The Carousel menu will feature classic Ukrainian dishes, such as pickled vegetables with trout, borscht with duck and prunes, vareniki dumplings with potatoes and porcini mushrooms, and Ukrainian honey cake. For Kovryzhenko, many of these dishes have historically been appropriated by Russia. “They tried to steal the national identity of all the countries of the Soviet Union, as well as the food.” So, showcasing what he sees as traditional Ukrainian cuisine is, for him, a symbolic part of the resistance.
Another Ukrainian cook has been part of the UK’s most widespread food lure. London-based Olia Hercules, along with Russian food writer Alissa Timoshkina, who also lives in London, and food influencer Clerkenwell Boy (who also created Cook for Syria, a similar initiative) founded Cook for Ukraine.
Since launching last Friday, its Just Giving page has raised £64,000 and 130 restaurants across the country have signed up to donate £1, £2 or £5 from each bill (or whatever scheme they choose ) to Unicef, which helps the 7.5 million children at risk in Ukraine.
“As my heart breaks to see my homeland go to war with its near neighbour, I turn to food for its power to heal, educate, unite and support,” Tomoshkina said. “Like millions of Russians, I too have Ukrainian roots and grew up with a beautiful diet of Ukrainian and Russian food. Let’s cook for Ukraine, for peace, for freedom, for truth, for common sense, for rational thought and for love.
For Chris Leach, founder and chef of Manteca in London, one of the restaurants signed up to Cook for Ukraine and donated £1 from every bill in March was a no-brainer. “We have a responsibility to help in the smallest way possible,” says Leach. “The food industry is good at rallying around these causes, and I think if you’re lucky enough to have people supporting your business, you should be able to offer support elsewhere as well.”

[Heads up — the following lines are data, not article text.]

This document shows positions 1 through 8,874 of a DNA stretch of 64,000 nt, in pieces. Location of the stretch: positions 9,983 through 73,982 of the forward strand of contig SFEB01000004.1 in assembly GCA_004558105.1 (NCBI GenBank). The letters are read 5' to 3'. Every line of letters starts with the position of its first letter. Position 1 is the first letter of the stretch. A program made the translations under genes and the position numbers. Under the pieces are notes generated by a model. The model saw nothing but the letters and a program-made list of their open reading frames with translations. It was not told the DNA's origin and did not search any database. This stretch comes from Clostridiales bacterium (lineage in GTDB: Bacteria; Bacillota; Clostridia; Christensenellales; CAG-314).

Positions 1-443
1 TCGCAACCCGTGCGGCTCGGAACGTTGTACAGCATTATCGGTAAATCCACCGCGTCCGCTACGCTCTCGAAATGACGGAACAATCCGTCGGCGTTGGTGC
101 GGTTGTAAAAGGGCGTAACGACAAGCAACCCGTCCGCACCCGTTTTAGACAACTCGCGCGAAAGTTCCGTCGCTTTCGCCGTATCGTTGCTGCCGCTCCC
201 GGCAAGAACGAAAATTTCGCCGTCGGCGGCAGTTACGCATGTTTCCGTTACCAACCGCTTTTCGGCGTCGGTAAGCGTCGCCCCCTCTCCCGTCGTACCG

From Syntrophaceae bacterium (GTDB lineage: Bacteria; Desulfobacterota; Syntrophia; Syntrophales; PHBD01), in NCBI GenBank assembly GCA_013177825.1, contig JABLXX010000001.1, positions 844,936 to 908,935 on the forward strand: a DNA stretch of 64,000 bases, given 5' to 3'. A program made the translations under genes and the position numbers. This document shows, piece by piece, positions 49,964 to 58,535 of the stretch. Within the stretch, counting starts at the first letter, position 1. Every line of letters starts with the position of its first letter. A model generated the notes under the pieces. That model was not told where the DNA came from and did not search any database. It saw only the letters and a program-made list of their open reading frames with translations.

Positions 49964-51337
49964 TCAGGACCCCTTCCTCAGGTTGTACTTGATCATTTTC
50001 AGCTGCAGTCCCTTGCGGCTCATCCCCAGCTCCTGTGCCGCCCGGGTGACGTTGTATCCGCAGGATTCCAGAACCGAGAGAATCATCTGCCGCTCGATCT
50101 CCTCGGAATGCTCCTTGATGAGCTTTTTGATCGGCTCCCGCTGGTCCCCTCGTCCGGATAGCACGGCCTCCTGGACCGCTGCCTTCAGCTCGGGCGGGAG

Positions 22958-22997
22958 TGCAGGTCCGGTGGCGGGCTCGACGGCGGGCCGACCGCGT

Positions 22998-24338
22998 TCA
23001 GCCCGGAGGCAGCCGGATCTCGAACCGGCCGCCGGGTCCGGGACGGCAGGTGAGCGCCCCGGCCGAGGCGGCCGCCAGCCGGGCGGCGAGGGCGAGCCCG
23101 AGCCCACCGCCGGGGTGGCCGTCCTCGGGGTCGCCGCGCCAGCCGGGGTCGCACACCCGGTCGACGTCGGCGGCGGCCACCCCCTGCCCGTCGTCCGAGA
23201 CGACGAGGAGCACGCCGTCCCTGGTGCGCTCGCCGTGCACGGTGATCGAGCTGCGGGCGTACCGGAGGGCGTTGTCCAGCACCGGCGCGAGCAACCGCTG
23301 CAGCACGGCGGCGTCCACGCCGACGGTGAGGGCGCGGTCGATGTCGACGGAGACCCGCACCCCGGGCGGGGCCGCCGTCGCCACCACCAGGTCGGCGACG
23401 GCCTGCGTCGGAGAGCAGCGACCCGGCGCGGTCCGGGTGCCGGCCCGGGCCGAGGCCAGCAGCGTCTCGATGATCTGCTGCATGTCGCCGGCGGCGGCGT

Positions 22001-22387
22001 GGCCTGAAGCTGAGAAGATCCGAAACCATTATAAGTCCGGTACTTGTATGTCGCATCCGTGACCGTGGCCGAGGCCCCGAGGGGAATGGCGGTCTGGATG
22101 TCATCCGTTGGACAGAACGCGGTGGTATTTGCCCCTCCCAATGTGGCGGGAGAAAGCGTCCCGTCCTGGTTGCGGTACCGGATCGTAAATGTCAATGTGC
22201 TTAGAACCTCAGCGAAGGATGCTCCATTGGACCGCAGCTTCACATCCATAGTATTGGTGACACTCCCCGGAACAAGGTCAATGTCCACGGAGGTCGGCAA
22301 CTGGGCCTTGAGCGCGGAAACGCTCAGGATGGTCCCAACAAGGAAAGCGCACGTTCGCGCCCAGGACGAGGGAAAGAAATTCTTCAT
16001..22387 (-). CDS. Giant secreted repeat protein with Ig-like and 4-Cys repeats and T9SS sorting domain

There are countless examples across the country. At Il Portico in west London, chef James Chiavarini has put Chicken Kiev on the menu for the first time in over 40 years, and others have followed suit with the classic dish. Chiavarini donates £5 from every order to the Red Cross in Ukraine, and says it has sold out fast every day.
Around 15 were sold at each service, with around £100 a day raised. “We want that to continue through March and we might be looking at new things to help recharge next week,” Chiavarini says. “Unfortunately, there doesn’t seem to be a quick end to this brutality, so I think I’ll find new ways to fundraise for a while.”
Sugo Pasta Kitchen in Manchester is donating 50 pence for every pasta dish sold on Tuesdays, Wednesdays and Thursdays in March to Cook for Ukraine. The London restaurant group behind Jolene and Westerns Laundry has launched its own ‘My Ukraine Family’ initiative, with an optional £1 added to every bill, matched by the restaurant, aimed at displaced Ukrainian families. The Ukrainian-owned Prosperity restaurant in Twickenham has become a collection point for essential items to be sent to Ukraine, such as first aid kits, baby food, medicine and more.
Chef José Pizarro has also turned two of his restaurants, based in Bermondsey, London and Esher, Surrey, into collection points for donations to Ukraine.
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This notice was published: 2022-03-04 13:49:09